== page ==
The OP is simply making a Realization that the 6% commission is way too high for what little work was done, which is why many look to go For Sale By Owner next time. Let's be real honest here, the bulk of the realtors aren't very bright and don't even demonstrate good business sense for their own interests sometimes too. Your example about the tech coming into the factory to fix a machine isn't a good example, because that's highly skilled work. Many people buy and sell property without a realtor at all, because they use a real estate attorney for protection. Realtors are gatekeepers because of the MLS listings. Without that, in 2019 and technology they are only needed to make the appointment and unlock the door. Once you've been through the process of buying and selling a home, you can evaluate how useful the realtor really was. And the home didn't sell quickly because the realtor did anything, it was because the OP kept it in good shape, got it ready and priced it correctly for the market.
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Old 01-31-2019, 11:42 PM
 
943 posts, read 218,997 times
Reputation: 1890
Quote:
Originally Posted by Synott View Post
OP you donít have have right to fight against the commission you already agreed to paying 6%
The OP has the right to question it, which is why the OP posted. The OP is realizing now that it might be been better to sell the house yourself next time. It is a learning process like instead of paying big bucks to an accountant to do your taxes, you use Turbotax for a fraction of the cost.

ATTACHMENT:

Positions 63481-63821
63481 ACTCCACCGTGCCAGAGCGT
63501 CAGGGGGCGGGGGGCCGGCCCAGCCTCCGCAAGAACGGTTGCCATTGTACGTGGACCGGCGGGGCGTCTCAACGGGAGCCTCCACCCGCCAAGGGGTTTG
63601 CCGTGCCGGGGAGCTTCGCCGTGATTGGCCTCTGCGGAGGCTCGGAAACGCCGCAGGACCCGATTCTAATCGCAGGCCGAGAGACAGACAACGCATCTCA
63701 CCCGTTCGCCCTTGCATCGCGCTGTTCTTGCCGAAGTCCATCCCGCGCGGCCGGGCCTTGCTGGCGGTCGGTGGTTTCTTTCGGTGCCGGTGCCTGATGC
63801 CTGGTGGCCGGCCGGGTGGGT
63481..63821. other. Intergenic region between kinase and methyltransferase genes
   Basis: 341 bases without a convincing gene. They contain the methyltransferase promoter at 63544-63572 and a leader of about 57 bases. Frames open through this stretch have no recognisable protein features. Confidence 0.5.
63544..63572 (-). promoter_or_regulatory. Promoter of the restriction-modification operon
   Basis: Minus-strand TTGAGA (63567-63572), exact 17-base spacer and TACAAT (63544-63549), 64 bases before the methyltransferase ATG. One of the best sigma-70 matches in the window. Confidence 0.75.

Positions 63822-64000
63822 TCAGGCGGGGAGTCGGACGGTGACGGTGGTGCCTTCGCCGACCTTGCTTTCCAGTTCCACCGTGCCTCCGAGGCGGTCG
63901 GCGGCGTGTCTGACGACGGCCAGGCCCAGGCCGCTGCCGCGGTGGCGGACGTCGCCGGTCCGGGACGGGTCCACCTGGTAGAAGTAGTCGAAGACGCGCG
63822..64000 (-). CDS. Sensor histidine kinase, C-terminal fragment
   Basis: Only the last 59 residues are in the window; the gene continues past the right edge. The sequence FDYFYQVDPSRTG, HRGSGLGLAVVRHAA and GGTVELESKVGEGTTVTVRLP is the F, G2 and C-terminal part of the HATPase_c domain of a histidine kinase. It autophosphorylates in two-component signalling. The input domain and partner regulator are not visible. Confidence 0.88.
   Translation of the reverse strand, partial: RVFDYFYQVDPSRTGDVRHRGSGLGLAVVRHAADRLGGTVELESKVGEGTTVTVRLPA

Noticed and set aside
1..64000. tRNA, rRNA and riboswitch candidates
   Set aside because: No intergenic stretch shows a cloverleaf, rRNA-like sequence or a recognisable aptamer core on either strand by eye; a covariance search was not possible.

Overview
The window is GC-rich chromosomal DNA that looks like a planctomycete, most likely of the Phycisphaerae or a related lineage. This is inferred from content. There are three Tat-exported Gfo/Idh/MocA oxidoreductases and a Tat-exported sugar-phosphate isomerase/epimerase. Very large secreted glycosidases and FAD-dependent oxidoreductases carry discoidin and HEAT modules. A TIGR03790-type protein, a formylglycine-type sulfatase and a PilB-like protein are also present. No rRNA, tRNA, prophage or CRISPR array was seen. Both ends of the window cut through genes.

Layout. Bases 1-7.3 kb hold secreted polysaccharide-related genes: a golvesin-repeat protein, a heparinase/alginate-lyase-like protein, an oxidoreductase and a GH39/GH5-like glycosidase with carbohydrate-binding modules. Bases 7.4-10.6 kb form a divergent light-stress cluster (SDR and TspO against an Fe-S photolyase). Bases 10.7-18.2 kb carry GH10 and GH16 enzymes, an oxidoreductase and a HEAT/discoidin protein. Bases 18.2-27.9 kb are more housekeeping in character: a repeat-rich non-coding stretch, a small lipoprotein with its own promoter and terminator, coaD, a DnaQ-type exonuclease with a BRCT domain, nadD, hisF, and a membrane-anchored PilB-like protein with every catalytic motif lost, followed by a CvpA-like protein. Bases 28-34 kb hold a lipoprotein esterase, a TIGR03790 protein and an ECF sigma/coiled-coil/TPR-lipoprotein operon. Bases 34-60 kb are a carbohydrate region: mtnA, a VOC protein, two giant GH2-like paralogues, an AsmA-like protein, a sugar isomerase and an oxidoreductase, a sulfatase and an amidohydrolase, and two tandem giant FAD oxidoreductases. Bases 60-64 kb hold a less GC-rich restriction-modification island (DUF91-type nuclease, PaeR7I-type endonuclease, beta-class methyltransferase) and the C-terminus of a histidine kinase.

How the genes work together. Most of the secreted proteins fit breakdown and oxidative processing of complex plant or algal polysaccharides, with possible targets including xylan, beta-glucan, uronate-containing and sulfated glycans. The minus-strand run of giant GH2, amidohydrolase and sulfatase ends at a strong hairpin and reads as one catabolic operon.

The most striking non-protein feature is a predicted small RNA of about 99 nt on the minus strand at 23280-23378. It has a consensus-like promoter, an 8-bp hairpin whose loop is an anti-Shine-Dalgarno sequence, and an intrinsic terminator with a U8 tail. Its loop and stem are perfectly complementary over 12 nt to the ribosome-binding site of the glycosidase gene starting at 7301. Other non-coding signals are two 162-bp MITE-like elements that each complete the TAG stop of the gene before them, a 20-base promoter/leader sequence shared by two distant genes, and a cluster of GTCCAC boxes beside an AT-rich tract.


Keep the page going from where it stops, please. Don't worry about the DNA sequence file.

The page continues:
The realtors who get defensive about this know they aren't really providing much of a service. Those who really do their job, who are helpful and don't work against you can make you feel they earned the commission. Those realtors aren't posting in C-D with their real names to get free advertising for their business, because they don't need to do that.
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Old 02-01-2019, 04:33 AM
 
Location: Cary, NC
32,285 posts, read 56,466,756 times
Reputation: 31020
Quote:
Originally Posted by nobodysbusiness View Post
Okay, cool. I am not sure why you felt the need to put me down, but whatever.
No putdown was intended at all.
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Old 02-01-2019, 06:29 AM
 
3,338 posts, read 2,860,041 times
Reputation: 6812
Quote:
Originally Posted by rummage View Post
A good realtor actually told me.

For the 6% total commission, half of that goes to the seller's broker and the other half goes to the buyer's broker. The listing agent and the selling agent split half of what the broker gets as their commission.

In summary: Of 6% total commission paid by the seller, 3% to the seller's broker, 3% to the buyer's broker, and 1.5% goes to each seller's agent and listing agent.
The home sells fo $500K. Each realtor would get 1.5% of that which is $7500.00. That's $7.5K gross taxable income.
So if you find the neighborhood and the exact home, they unlock the door and make an offer on it that gets accepted, they gross $7500.00 for really only a few hours at most including attending the closing. It is very expensive which is why there are competing services now. Because even if in this example the buyer's realtor spends 10 hours, that's $750.00 an hour.